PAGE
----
The first was in the familiar shape of the pin-stripe suited Bernard J. Guarnera, chairman of mining industry consultancy Behre Dolbear Group.
The second came from a far less familiar source, an energy consultant speaking at a conference in New York.
Interestingly, both men touched on the same subject and arrived at a broadly similar conclusion, albeit for different reasons.
Regular readers may remember Guarnera previously being dubbed by The Hog as “the most optimistic man in the coal world”, thanks to his unrelenting confidence in the outlook for coal.
That tag was first used when Guarnera was asked at the Mines and Money conference in Hong Kong earlier this year whether he was hopeful of a coal price recovery.
“Nothing has changed,” he famously said in March. “People want a higher standard of living and that means they want electricity, and that means they must have coal.”
After that forecast it looked like he was wrong. Coal prices continued to tumble, pits closed, and the threat of US coal exports flooding the global market caused an outbreak anxiety across the coal world.
In London this week, at that city’s edition of the Mines and Money circus, The Hog asked the same question of Guarnera and got much the same response, with an added twist of assurance.
Surely, went the question, you cannot still be confident, after so much bad news compounded by the threat of a US coal-export flood.
“Yes, I am,” Guarnera said.
“There won’t be a US coal-export flood because government regulators will not allow it to happen.”
For close followers of the coal business, that comment is particularly interesting because if the US government is opposed to a big increase in coal exports that could remove an overhang from the global coal market.
So why is Guarnera so confident of a curb being applied to the US coal surplus hitting the traditional markets of countries such as Australia and Indonesia?
“Environment officials are opposed on the grounds that shipping coal overseas represents the export of carbon and that’s against US regulations,” he said.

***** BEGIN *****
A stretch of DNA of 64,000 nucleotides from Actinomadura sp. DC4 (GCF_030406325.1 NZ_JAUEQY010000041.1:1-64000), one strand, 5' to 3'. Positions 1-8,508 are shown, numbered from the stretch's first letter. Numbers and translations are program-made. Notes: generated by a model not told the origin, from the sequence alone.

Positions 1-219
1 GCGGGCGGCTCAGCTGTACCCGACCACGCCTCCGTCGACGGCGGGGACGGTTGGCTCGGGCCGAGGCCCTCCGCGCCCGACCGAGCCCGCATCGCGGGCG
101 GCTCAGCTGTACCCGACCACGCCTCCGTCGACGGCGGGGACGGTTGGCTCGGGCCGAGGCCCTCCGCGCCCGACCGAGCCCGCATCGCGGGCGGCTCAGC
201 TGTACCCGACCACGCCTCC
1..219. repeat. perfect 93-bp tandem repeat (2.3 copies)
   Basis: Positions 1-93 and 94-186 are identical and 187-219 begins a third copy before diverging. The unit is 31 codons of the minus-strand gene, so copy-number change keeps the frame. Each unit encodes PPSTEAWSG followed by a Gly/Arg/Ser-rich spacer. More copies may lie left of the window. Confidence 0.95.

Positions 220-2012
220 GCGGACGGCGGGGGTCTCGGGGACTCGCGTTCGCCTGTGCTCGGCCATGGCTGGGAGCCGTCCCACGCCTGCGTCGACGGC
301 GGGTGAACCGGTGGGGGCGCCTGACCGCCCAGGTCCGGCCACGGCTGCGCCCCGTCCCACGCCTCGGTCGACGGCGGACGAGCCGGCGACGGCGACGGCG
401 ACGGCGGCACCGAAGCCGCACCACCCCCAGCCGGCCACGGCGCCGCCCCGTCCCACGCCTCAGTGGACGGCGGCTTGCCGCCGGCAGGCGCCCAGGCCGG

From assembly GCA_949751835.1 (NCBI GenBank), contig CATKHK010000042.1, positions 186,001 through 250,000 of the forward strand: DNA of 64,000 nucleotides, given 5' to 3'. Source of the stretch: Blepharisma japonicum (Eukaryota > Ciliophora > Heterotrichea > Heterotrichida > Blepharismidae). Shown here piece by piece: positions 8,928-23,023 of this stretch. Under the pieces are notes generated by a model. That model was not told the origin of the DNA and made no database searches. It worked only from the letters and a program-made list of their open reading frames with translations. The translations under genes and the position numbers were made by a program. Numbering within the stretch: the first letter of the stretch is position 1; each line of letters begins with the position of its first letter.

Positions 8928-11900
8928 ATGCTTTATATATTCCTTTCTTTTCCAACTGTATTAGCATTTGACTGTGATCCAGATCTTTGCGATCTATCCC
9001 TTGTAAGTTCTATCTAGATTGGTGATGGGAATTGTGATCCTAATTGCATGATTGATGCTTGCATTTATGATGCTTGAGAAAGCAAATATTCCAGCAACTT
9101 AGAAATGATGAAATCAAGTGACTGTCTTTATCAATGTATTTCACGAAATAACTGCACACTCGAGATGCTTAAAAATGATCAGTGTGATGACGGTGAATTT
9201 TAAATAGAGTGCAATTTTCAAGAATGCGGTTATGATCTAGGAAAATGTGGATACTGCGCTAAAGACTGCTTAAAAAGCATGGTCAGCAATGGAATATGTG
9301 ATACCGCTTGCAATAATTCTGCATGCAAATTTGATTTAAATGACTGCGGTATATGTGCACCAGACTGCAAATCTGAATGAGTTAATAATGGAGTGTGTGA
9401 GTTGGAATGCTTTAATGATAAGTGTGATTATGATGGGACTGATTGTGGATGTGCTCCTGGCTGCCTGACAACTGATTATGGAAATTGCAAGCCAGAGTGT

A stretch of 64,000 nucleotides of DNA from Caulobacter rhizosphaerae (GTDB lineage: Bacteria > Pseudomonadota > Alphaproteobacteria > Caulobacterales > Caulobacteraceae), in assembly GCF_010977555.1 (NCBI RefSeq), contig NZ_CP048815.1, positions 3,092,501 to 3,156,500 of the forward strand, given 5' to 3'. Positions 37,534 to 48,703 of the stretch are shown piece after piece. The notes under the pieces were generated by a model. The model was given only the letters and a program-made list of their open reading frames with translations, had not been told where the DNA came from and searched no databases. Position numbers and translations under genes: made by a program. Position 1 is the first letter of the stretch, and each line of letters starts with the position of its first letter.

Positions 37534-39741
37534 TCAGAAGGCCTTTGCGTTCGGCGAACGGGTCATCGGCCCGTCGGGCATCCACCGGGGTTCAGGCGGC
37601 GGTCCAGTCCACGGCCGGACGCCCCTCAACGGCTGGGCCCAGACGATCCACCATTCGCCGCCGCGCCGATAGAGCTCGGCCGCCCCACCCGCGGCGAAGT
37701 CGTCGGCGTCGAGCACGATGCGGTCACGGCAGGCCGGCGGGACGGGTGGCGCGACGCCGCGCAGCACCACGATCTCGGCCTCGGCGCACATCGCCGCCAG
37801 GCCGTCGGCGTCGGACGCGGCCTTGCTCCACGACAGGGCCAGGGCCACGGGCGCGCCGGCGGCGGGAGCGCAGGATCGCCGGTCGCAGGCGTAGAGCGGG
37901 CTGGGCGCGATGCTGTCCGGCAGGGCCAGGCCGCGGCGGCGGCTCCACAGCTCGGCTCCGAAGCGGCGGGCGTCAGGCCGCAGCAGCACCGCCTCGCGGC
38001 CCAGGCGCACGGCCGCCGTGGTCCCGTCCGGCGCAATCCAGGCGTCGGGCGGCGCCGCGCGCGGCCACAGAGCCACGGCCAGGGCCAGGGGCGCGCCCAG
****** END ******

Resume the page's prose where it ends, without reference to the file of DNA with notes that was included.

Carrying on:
“In the US today they’re trying to build three new coal export terminals and they can’t get approval because of complaints about exporting carbon.”
Coal, according to a man who knows more than most about the stuff, is not entering some sort of terminal price decline. It has just paused for a breather because a slowdown in the global economy has reduced demand, not because of an underlying problem in the economic fundamentals.
It is a courageous call but it is also one that sits surprisingly comfortably with the second coal-demand tipster who was considering the same US coal export question, but from a different perspective and in a different city.
In New York, at the Coal Trading Conference, an analyst from HIS Cera listed five proposed coal export terminals planned for the Pacific northwest coast of the US – but also raised doubts about whether all, or any, of them would be built.
James Stevenson was quoted by the Australian Financial Review newspaper as questioning whether there was a strong business case to support the export-terminal plans.
“I think in general there’s substantial white elephant risk,” Stevenson said. “None of these terminals to date are going to be underpinned by large-scale sales to Asia.
“Without firm coal sales contracts there was a significant risk that the proposed new terminals would be significantly under-utilised.”
Neither man can see a quick end to the coal over-supply situation in Asia where the market is currently grossly over-supplied.
However, over the next 6-12 months, greater producer discipline will see a return to a better balance between supply and demand.
As that happens, coal may enjoy an outbreak of normality ... fingers crossed.